One area where true wireless earbuds make the most sense is when you’re exercising.
That little wire that usually connects the two earbuds might not get in the way much with everyday use, but it sure can get annoying when it’s tapping rythmically on the back of your neck while you’re running.
Jabra is no stranger to this trend. Its Jabra Elite Sport earbuds contain a whole host of features designed for fitness use such as heart rate and step tracking.
The new Jabra Elite Active 65t is the $190 (around £140 / AU$240) middle sibling in Jabra’s true wireless earbuds family. It doesn’t have the heart rate tracking of the Elite Sport, but it’s got an accelerometer for tracking your steps, which is missing from the cheaper Elite 65t.
So are the new earbuds in the Goldilocks zone, or are they the unloved middle child? We gave them a listen on the show floor of CES 2018.
Design and performance
While some other companies are still struggling to make their true wireless earbuds nice and slimline, Jabra appears to have solved this problem long ago.
The earbuds aren’t particularly small, but when you wear them they manage to fit what bulk they have neatly within your ear, meaning that they don’t end up protruding too much.
On the left is a single multi-function button that handles playing and pausing duties, while on the right the button handles volume and track-skipping duties.
It’s this right button that you can also use to access a voice assistant. By default this will access your phone’s built-in voice assistant, but the Jabra Elite Active 65t also packs in support for Amazon’s voice assistant if that’s more to your liking.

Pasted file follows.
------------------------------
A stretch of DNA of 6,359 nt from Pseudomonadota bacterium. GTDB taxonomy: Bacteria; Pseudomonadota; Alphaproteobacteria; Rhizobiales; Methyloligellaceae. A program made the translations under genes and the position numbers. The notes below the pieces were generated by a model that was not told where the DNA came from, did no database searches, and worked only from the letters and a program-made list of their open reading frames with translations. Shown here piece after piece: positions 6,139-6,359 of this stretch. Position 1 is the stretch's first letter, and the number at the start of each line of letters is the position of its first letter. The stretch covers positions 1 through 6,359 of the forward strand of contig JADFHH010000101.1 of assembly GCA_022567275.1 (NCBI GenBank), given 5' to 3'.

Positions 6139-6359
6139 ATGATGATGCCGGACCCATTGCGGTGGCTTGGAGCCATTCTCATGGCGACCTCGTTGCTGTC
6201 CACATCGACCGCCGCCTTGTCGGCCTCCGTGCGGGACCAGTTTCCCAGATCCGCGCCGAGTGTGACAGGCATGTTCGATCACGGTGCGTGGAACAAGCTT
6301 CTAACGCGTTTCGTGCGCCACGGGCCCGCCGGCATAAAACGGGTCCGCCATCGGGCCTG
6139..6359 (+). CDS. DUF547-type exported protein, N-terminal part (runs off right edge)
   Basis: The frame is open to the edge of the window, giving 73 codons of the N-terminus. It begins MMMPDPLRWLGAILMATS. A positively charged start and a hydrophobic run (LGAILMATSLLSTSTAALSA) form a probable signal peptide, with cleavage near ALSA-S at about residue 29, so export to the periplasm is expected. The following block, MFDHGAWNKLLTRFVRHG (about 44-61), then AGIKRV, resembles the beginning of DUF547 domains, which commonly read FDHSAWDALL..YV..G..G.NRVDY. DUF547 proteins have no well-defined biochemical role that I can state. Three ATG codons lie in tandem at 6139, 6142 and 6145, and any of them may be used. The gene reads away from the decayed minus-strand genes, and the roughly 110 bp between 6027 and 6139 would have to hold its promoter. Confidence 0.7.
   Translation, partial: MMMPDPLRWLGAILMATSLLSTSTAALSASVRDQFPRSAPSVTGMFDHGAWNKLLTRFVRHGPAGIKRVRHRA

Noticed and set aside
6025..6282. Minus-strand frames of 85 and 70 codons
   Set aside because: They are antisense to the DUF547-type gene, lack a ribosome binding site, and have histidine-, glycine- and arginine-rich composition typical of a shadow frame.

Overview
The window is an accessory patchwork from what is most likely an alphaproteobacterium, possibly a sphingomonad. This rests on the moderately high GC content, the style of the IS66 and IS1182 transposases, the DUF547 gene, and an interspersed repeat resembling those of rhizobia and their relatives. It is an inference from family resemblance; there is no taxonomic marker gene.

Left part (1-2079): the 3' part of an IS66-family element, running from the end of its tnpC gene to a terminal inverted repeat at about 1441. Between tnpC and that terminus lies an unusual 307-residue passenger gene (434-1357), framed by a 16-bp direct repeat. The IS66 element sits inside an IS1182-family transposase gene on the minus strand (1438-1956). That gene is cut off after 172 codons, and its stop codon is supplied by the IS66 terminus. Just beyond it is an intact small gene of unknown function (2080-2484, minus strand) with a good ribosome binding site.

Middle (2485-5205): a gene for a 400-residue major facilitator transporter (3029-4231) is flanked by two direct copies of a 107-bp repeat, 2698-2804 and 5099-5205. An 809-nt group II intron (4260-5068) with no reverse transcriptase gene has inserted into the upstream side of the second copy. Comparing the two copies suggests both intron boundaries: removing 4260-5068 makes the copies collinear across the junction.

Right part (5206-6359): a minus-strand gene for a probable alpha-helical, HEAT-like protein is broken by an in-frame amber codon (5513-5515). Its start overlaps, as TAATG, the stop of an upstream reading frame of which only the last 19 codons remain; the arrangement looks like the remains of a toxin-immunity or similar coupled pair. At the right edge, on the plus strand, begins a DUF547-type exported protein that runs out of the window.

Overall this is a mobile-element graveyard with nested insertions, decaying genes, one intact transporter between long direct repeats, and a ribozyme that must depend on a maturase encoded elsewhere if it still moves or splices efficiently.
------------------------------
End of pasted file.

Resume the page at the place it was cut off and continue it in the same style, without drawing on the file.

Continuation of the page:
You can choose between voice assistants using Jabra’s app, which also includes other handy options such as allowing you to fine tune the EQ settings of the earbuds, and even choosing how much of the outside world to pass through the earbuds.
With voice assistants in headphones, it's important that the device's microphones are up to the job of picking up the sounds of your voice. To hear your spoken commands, the Jabra earphones utilise the same technology that's used to isolate your voice when you make calls.
Although Amazon’s Alexa is the only logo on the box, a representative from Jabra told us that the company will be seeking to have the earphones Google Assistant-certified when Google fully opens its certification process.
Sound quality is very respectable. Tracks we were able to listen to had good definition and clarity, and passive noise isolation was decent.
Our one reservation was that the (prototype) earbuds had a little bit of trouble maintaining a connection on the show floor (which admittedly, probably has some of the highest amounts of radio interference on the planet).
Battery life is a reasonable five hours, with a charging case providing two additional charges. The earbuds are rated to IP56, which means they should be able to withstand any sweat from a workout.
Without having been able to test the step-counting functionality of the headphones, it’s difficult to know whether they’re as capable a pair of fitness ‘buds as their bigger brothers.
But what we did experience was positive. The fit is good, the app functionality is wide-ranging, and Alexa is a great addition.
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